Our colleagues at Antitrust Law Source posted an interesting update about probable charges alleging that traders at approximately a dozen global banks – including Deutsche Bank, JPMorgan Chase, Barclays, and USB – fixed the foreign exchange market, or “forex,” market. The U.S. Department of Justice may bring charges by the end of the year. Read the complete article on Antitrust Law Source.…
Last Spring, we discussed on this blog a trifecta of noteworthy lending cases pending before the Ohio Supreme Court. Today, the Court resolved one of them, and in doing so also resolved a certified conflict among Ohio’s appellate districts regarding whether Ohio’s Statute of Frauds bars a party from relying on an oral forbearance agreement to defeat a judgment that was entered pursuant to a written contract. The court’s unanimous opinion in FirstMerit Bank, N.A. v. Inks, Slip Opinion No. 2014-Ohio-789, is available here.
Daniel Inks, Deborah Inks, David Slyman, and Jacqueline Slyman guaranteed that Ashland Lakes, LLC would repay a $3.5 million loan from FirstMerit Bank. When the LLC defaulted, FirstMerit sued the guarantors, and the trial court awarded judgment to FirstMerit based on confessions of judgment entered by the defendants under warrants of attorney. The Slymans and Inkses then appealed to Ohio’s Ninth District Court of Appeals on the basis that the confessing lawyer did not produce the original warrants of attorney. After filing that (ultimately unsuccessful) appeal, the Slymans and Inkses also moved the trial court for relief from judgment, arguing that FirstMerit was not entitled to recover because it had entered into an oral forbearance agreement with the LLC. The trial court concluded that this argument was barred by Ohio’s Statute of Frauds, and the Slymans and Inkses appealed from that decision as well. The Ninth District Court of Appeals reversed the trial court’s decision on the Statute of Frauds, saying:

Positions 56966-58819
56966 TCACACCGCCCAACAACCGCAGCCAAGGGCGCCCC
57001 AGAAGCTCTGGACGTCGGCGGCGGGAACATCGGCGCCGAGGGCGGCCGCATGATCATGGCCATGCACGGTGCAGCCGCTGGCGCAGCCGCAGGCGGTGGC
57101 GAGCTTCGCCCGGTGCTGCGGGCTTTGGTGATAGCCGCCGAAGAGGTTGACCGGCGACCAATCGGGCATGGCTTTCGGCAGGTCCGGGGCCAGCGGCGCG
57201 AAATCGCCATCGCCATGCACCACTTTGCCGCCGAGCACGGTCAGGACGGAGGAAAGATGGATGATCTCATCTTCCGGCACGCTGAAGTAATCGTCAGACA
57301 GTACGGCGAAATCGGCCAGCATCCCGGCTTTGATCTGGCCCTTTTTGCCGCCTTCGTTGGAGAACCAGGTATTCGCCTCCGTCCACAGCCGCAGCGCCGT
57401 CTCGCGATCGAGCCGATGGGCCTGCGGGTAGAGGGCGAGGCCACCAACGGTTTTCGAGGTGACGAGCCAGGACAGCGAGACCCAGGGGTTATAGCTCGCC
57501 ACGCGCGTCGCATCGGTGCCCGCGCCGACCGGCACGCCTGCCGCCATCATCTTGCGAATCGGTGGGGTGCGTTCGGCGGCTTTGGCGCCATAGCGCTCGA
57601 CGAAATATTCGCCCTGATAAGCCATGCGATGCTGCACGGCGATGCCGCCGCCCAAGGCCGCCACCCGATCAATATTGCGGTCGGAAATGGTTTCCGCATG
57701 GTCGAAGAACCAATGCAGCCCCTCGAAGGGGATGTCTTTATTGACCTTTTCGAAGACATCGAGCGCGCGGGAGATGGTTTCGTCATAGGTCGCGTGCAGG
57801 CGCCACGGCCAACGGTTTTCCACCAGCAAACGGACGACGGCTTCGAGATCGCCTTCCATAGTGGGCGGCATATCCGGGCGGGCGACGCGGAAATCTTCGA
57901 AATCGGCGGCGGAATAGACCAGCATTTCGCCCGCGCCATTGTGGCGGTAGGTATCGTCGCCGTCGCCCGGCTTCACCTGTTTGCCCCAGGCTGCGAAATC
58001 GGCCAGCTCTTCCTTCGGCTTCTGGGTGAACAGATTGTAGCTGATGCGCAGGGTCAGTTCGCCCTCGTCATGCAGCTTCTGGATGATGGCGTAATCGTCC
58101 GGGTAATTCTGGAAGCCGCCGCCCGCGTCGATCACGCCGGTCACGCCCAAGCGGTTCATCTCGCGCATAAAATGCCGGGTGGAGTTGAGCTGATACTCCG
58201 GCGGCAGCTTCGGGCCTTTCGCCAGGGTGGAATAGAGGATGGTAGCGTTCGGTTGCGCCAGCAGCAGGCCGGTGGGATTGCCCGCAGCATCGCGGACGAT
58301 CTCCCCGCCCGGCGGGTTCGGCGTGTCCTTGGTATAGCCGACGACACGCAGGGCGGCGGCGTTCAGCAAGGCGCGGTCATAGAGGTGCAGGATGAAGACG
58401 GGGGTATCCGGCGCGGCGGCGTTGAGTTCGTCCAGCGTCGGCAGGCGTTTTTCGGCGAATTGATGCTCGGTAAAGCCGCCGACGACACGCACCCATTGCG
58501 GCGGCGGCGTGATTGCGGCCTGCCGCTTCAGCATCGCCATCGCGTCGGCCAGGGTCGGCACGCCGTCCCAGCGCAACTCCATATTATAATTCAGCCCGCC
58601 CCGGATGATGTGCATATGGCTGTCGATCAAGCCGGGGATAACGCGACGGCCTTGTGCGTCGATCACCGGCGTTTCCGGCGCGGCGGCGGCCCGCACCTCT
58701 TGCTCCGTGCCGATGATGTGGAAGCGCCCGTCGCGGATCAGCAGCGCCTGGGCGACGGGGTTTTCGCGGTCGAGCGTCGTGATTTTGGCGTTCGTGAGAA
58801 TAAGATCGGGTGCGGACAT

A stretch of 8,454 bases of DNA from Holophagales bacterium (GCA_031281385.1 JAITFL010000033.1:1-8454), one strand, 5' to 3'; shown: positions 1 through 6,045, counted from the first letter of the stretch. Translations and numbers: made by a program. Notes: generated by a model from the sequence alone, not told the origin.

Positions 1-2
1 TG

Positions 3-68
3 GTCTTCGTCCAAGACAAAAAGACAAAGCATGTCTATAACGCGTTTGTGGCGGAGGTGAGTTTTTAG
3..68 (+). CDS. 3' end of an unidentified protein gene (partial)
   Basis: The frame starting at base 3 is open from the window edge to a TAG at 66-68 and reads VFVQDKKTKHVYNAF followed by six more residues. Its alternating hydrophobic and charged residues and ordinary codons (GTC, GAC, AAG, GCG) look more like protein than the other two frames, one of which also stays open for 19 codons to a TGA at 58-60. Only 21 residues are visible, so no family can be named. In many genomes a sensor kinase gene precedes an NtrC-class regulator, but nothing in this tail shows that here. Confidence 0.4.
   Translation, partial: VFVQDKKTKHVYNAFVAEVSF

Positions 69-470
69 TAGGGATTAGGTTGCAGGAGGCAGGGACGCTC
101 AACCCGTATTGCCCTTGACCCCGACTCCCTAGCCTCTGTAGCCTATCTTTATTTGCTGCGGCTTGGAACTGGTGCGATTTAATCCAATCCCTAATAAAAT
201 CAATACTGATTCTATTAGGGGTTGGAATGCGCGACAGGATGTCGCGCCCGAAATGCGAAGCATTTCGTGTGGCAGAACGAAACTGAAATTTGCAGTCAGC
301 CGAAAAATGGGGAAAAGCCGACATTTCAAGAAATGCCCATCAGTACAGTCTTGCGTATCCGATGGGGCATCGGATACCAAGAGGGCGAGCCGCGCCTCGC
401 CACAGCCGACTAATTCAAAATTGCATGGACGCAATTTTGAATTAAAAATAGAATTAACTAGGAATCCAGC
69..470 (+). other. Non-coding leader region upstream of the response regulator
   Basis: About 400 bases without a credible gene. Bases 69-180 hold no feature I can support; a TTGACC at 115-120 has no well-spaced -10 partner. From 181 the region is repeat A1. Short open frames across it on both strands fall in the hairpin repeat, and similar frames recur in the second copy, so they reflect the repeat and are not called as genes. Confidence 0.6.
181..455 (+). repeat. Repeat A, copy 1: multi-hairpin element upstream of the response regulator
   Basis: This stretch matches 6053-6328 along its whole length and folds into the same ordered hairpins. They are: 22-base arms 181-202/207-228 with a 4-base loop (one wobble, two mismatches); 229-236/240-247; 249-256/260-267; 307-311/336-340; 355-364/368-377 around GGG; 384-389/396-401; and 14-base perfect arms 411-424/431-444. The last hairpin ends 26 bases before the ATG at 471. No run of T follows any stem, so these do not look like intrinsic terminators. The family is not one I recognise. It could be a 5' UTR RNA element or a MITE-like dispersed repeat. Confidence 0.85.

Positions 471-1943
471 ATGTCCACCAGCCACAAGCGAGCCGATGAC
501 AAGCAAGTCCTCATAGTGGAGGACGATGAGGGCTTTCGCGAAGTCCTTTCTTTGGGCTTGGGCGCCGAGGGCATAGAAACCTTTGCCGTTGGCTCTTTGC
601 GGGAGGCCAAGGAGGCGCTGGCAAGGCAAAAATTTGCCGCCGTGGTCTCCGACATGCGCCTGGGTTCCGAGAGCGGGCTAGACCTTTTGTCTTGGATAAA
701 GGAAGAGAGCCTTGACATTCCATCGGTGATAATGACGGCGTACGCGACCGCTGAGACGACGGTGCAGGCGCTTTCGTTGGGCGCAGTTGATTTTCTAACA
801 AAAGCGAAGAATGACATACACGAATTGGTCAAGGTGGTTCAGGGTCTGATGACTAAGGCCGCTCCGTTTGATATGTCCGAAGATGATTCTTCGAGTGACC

By its plain language, …
In its Oct. 30, 2013 decision in General Electric Capital Corporation v. Tartan Fields Gold Club, Ltd., et al., 2013-Ohio-4875, the Fifth District Court of Appeals made clear that a lender does not waive its right to enforce its rights upon the borrower’s default merely entering into negotiations to restructure a loan; the court further held that the lender’s enforcement of its default rights during negotiations is not an act of bad faith. The court also relied on longstanding Ohio precedent that without more, a lender does not have a fiduciary relationship with a borrower.
In 2007, Tartan Fields Golf Club, Ltd. borrowed $13.3 million from GECC and secured the loan with a mortgage on its Delaware County golf course development. When Tartan Fields approached GECC in early 2009 about renegotiating the loan, GECC required that Tartan Fields sign a “Pre-Negotiation Agreement” that provided, among other things, that Tartan acknowledged that GECC had no fiduciary, confidential or special relationship with GECC; the Pre-Negotiation Agreement also gave both parties the unilateral right to terminate negotiations with three business days’ notice to the other party in their sole discretion and contained an integration clause.…